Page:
Millions of years ago, the Earth’s oceans were dominated by one of the biggest and most fearsome predators to have ever existed: the Megalodon. An 18-meter-long (59 foot) monster, it chowed down on sperm whales, could outswim Jaws, and once faced down Jason Statham armed with torpedoes. It would take something monumental to kill off this beast.
And yet, killed off it was. 2.6 million years ago, the megalodon, along with more than a third of the large marine creatures that lived alongside it, was wiped out by a mass extinction event.
Ever since researchers uncovered the first evidence of this biological catastrophe, they’ve been trying to figure out what caused it. Perhaps it was climate change that killed the Meg, says one theory, or maybe, in a worrying metaphor for our own future, its own greed destroyed the ecosystem that was keeping it alive.
But a new paper published last month in the journal Astrobiology offers an astronomical explanation: a collection of dying stars, going supernova just 150 light-years away from Earth.
Normally on Earth, the constant barrage of cosmic rays fired at us by distant exploding stars aren’t a big problem. But the researchers believe the amount of energy released by this chain of supernovae would have been enough to break through the atmosphere, showering the prehistoric megafauna with lethal amounts of radiation.
“We have the Local Bubble in the interstellar medium,” lead author Adrian Mellott said in a statement. “We're right on its edge … When we do calculations, they're based on the idea that one supernova that goes off, and its energy sweeps by Earth, and it's over. But with the Local Bubble, the cosmic rays kind of bounce off the sides, and the cosmic-ray bath would last 10,000 to 100,000 years. This way, you could imagine a whole series of these things feeding more and more cosmic rays into the Local Bubble and giving us cosmic rays for millions of years.”
“About one-fifth of our radiation dose comes by muons [particles that are created by cosmic rays colliding with the Earth’s atmosphere],” explained Millett. “Only a small fraction of them will interact in any way, but when the number is so large and their energy so high, you get increased mutations and cancer – these would be the main biological effects.”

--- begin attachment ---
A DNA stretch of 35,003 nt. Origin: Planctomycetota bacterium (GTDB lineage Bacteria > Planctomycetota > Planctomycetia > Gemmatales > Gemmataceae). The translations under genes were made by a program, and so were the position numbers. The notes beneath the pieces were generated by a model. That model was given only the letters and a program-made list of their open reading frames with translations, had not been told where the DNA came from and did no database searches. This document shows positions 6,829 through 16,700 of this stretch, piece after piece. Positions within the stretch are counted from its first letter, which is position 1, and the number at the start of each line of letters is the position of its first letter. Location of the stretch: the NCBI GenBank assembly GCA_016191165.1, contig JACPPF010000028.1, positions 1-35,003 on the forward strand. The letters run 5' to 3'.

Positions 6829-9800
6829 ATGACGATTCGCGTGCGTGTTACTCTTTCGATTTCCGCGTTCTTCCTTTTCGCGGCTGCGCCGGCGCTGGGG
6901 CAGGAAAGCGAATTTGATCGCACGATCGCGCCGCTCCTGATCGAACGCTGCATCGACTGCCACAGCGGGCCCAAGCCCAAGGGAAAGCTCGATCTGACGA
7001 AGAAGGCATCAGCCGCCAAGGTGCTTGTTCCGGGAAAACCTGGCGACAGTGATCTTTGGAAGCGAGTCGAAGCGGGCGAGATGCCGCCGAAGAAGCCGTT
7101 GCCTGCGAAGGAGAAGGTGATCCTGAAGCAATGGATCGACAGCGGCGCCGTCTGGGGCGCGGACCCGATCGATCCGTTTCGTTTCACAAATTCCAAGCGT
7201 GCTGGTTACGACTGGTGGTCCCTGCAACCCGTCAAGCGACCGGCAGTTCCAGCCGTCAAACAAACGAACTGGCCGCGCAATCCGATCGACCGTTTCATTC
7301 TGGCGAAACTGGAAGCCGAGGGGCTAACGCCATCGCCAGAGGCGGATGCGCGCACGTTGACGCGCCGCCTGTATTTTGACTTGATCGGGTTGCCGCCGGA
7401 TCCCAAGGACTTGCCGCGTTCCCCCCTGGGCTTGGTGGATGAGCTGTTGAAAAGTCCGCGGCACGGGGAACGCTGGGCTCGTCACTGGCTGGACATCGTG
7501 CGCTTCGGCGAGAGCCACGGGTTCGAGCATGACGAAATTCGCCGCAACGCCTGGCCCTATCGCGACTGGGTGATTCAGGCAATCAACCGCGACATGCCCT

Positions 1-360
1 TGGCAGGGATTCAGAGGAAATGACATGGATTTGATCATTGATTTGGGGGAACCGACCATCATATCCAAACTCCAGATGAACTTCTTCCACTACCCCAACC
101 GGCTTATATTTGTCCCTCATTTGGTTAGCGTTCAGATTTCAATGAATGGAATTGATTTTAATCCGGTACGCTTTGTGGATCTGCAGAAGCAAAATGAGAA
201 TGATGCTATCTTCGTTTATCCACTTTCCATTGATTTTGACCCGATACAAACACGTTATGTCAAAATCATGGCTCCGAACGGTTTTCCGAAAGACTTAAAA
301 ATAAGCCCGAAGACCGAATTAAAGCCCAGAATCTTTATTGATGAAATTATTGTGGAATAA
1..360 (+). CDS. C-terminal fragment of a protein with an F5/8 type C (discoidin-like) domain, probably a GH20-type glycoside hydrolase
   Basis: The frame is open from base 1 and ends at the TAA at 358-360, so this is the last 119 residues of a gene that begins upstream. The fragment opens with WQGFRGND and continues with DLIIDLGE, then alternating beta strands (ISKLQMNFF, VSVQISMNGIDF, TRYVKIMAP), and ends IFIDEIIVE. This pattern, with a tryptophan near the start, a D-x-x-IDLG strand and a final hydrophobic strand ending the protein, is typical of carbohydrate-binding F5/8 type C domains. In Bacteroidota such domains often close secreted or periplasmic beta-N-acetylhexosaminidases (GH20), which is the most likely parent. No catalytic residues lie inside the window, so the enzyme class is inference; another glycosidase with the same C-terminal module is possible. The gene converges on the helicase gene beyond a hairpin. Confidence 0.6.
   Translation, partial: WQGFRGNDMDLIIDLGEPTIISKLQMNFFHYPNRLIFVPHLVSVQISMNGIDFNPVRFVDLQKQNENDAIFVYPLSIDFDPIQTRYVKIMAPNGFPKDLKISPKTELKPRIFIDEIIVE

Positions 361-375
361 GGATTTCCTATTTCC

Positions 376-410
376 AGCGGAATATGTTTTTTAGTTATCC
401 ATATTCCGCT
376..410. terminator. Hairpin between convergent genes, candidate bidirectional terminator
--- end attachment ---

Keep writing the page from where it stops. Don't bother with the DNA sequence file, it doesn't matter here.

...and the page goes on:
And for a beast like megalodon, the effects would be extra deadly.
“We estimated the cancer rate would go up about 50 percent for something the size of a human – and the bigger you are, the worse it is,” he added. “For an elephant or a whale, the radiation dose goes way up.”
Although the idea that a cosmic explosion one and a half quadrillion kilometers away could trigger the deaths of millions of animals on Earth might seem farfetched, research last year by the same team put the “kill zone” for a supernova at just one-third that distance. At 150 light-years from Earth, the cosmic rays from supernovae wouldn’t cause something like the Great Dying, which saw up to 90 percent of all life wiped off the face of the planet – but an extinction event like the one that took the megalodon would be feasible, says Melott.
“There really hasn't been any good explanation for the marine megafaunal extinction,” he explained. “This could be one. It's this paradigm change – we know something happened and when it happened, so for the first time we can really dig in and look for things in a definite way. We now can get really definite about what the effects of radiation would be in a way that wasn't possible before.”